- A JP Morgan study suggests lockdown measures have not only resulted in economic devastation but could have also resulted in more COVID-19 deaths
- Strict stay-at-home orders put in place in most states to stop the spread two months ago has so far seen nearly 39 million American lose their jobs
- There are now more than 1.6 million infections in the US and over 95,000 deaths
- The JP Morgan report says that restarting the US economy may not lead to a second surge in infections that health experts have feared
- Report says infection rates have been falling seen since lockdown measures were lifted in parts of the country
- Alabama, Wisconsin and Colorado are among those that saw lower infection rates (R rates) after lockdown measures were lifted, according to the report
- The R rate is the average number of people who will become infected by one person with the virus
Coronavirus lockdowns have 'destroyed millions of livelihoods' but failed to alter the course of the pandemic given many US states have seen lower infection rates after easing restrictions, a JP Morgan study has claimed.
The statistical analysis suggests that the lockdown measures imposed across much of the United States have not only resulted in economic devastation but could have also resulted in more COVID-19 deaths.
The strict stay-at-home measures put in place by the governors of most states to stop the spread two months ago has so far seen nearly 39 million American lose their jobs and forced businesses to close.
There are now more than 1.6 million infections in the US and over 95,000 deaths.
The JP Morgan report says that restarting the US economy may not lead to a second surge in infections that health experts have feared given the falling infections rates seen since lockdown measures were lifted in parts of the country.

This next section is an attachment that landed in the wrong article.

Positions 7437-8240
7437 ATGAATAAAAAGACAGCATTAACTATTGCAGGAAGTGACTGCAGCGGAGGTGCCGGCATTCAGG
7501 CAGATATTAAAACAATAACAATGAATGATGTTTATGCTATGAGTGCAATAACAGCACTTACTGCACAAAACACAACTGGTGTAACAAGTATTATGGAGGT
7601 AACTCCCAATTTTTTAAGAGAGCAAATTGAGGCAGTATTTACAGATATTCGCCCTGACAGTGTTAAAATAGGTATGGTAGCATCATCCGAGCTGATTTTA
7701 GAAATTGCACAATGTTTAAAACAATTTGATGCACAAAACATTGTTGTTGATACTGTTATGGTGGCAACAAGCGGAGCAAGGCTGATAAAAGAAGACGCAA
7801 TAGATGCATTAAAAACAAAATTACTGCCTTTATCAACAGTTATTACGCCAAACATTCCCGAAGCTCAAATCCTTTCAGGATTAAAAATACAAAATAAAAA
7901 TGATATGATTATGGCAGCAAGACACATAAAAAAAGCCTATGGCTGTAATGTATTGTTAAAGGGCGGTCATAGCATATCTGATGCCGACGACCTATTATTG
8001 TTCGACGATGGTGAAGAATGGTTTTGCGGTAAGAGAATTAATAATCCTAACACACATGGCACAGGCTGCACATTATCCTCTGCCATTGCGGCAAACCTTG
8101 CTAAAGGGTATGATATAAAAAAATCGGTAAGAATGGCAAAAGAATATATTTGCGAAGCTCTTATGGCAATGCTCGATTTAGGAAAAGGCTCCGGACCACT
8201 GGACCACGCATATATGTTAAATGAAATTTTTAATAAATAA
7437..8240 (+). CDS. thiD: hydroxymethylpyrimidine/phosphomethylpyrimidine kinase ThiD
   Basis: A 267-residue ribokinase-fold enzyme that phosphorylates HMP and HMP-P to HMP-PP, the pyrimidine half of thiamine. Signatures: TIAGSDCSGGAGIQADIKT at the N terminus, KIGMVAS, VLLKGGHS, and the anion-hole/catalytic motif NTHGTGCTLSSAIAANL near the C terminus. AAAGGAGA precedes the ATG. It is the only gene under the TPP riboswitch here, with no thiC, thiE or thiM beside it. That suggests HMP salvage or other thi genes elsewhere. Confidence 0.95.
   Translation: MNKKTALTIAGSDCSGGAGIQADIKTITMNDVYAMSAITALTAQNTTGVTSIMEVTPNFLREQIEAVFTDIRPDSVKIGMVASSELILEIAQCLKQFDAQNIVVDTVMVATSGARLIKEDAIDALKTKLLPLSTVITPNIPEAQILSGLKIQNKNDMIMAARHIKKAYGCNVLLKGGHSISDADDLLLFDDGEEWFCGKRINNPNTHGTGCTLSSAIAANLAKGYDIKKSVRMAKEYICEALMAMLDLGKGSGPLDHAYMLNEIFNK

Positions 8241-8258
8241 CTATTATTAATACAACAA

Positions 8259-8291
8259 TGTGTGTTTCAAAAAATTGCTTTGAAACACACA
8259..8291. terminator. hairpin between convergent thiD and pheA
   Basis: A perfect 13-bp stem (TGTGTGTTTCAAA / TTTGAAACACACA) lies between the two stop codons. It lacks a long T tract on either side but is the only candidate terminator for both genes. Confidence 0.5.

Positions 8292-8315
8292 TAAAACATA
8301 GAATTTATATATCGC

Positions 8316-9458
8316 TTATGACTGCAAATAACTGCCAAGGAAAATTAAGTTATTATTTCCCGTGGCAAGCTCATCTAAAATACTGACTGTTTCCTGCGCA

Many states, including Alabama, Wisconsin and Colorado, have seen lower infection reproduction rates (R rates) after lockdown measures were lifted, according to the report.
The JP Morgan report says that restarting the US economy may not lead to a second surge in infections that health experts have feared given the falling infections rates seen since lockdown measures were lifted in parts of the country
This graph published in a JP Morgan report shows that many countries saw their infection rates fall rather than rise again when they ended their lockdowns - suggesting that the virus may have its own 'dynamics' which are 'unrelated' to the emergency measures
Author Marko Kolanovic, a trained physicist and a strategist for JP Morgan, said governments had been spooked by 'flawed scientific papers' into imposing lockdowns that were 'inefficient or late' and had little effect.
'Unlike rigorous testing of new drugs, lockdowns were administered with little consideration that they might not only cause economic devastation but potentially more deaths than Covid-19 itself,' he said.
The JP Morgan report includes graphs showing that 'the vast majority of countries had decreased infection rates' after lockdowns were lifted.
Infection rates have continued to decline even once a lag period for new infections to become visible is factored in, according to the report.
One graph shows that many US states have seen a lower rate of transmission (R rate) after full-scale lockdowns were ended.
The R rate is the average number of people who will become infected by one person with the virus.
Researchers and health experts have said a rate below 1.0 is a key indicator that the spread of the virus has been maintained.
All 50 states have at least partially reopened this week by relaxing restrictions on businesses and social distancing in varying degrees across the country.
'While we often hear that lockdowns are driven by scientific models, and that there is an exact relationship between the level of economic activity and the spread of [the] virus - this is not supported by the data,' the report says.